One new variety has been added to the spring beans provisionally recommended list this year. That variety is Protina which can have a protein content of up to 28%.

It’s great to see a focus on protein content from the seed trade and breeders as this makes protein crops like beans more attractive to the feed industry. It also helps to reach Ireland and EU goals to reduce imported protein levels and reduce nitrogen fertiliser use as protein crops can fix their own nitrogen.

The Department of Agriculture, Food and the Marine released the lists last week.

Lynx is the front runner on the list for relative yield on a score of 102. Protina follows on 100 and Caprice and Victus have scores of 99 each.

Looking at protein content and Protina and Caprice have relative protein scores of 102 each. Lynx and Victus both hit 100.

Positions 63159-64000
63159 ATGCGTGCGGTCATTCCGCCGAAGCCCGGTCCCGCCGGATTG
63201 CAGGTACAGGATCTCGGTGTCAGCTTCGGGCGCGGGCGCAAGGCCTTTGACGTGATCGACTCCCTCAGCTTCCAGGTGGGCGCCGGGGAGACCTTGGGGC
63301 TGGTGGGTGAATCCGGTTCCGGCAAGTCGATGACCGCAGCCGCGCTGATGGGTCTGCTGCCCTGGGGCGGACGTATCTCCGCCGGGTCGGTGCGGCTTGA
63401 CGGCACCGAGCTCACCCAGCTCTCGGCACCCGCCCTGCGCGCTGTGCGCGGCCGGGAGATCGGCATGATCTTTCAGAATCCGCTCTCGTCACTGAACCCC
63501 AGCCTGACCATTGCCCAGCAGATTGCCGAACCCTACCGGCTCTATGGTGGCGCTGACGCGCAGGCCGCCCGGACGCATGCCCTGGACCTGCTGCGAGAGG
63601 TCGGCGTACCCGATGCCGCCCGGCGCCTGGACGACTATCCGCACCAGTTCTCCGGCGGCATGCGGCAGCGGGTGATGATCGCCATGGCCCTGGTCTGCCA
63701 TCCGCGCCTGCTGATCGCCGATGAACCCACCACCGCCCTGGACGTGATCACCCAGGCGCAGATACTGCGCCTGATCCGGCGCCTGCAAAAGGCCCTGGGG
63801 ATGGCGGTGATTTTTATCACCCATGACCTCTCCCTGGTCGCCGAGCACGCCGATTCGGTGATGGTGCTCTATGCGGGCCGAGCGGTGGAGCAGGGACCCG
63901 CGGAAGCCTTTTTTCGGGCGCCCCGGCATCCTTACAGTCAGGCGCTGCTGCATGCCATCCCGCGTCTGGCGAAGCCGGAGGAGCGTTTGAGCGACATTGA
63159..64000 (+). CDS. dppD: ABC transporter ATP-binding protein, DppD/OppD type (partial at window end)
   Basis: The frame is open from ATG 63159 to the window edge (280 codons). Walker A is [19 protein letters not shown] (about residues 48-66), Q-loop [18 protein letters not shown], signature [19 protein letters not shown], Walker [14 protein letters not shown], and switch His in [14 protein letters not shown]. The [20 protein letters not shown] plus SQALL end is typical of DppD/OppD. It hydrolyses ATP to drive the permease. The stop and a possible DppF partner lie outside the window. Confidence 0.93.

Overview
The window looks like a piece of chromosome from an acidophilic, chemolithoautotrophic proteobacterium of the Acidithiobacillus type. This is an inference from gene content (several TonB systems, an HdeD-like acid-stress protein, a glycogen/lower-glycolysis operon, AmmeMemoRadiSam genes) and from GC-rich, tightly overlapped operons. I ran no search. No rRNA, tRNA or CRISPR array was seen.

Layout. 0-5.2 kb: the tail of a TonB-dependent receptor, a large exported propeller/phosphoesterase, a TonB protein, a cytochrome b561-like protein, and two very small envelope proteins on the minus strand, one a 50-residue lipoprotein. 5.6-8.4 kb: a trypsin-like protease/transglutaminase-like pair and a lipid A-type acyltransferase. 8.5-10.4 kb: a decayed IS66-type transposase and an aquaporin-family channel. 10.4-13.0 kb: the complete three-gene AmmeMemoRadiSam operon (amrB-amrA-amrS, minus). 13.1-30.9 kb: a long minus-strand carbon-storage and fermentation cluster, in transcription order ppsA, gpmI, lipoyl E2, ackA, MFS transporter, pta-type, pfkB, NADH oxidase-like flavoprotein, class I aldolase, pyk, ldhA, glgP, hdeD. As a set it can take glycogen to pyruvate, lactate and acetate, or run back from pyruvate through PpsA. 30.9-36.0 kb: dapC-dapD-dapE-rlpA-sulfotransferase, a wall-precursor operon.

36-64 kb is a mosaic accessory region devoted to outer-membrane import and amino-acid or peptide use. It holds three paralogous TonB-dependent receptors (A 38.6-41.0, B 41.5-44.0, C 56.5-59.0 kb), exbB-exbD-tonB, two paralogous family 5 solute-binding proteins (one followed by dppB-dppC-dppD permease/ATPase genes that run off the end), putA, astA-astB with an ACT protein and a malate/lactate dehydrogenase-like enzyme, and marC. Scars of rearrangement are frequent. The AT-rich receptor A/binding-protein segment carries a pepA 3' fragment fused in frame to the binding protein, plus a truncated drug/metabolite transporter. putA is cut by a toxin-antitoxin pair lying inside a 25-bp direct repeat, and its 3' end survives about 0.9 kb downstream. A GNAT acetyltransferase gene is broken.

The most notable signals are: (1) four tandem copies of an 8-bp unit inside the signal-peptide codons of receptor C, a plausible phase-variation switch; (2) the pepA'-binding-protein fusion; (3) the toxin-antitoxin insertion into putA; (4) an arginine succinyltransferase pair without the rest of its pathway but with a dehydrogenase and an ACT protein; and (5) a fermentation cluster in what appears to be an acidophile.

Victus is a short variety at 126, while the remaining varieties are at 132cm (Caprice and Lynx) and 133cm (Protina).

Lynx tops the list for resistance to lodging with a score of 9, although Caprice and Protina follow with scores of eight. Lynx also hits the top score for brackling resistance with a score of eight.

Earliness of maturity is an important characteristic when it comes to beans as they often have a late harvest date. Many growers struggled to harvest crops in 2023. Caprice and Victus have the highest scores for earliness of maturity with a score of seven. The two remaining varieties have a score of six.

Victus has the highest score for resistance to chocolate spot at seven, while the remaining varieties score a six.

Protina has a score of eight for resistance to downy mildew, compared to seven for the rest of the varieties.

Protina and Caprice score a six for resistance to rust and Lynx and Victus score a five.

Lynx is expected to take up the majority of the seed market this season.

Caprice could count for about one third of seed available, while Victus and Protina are only available in small quantities.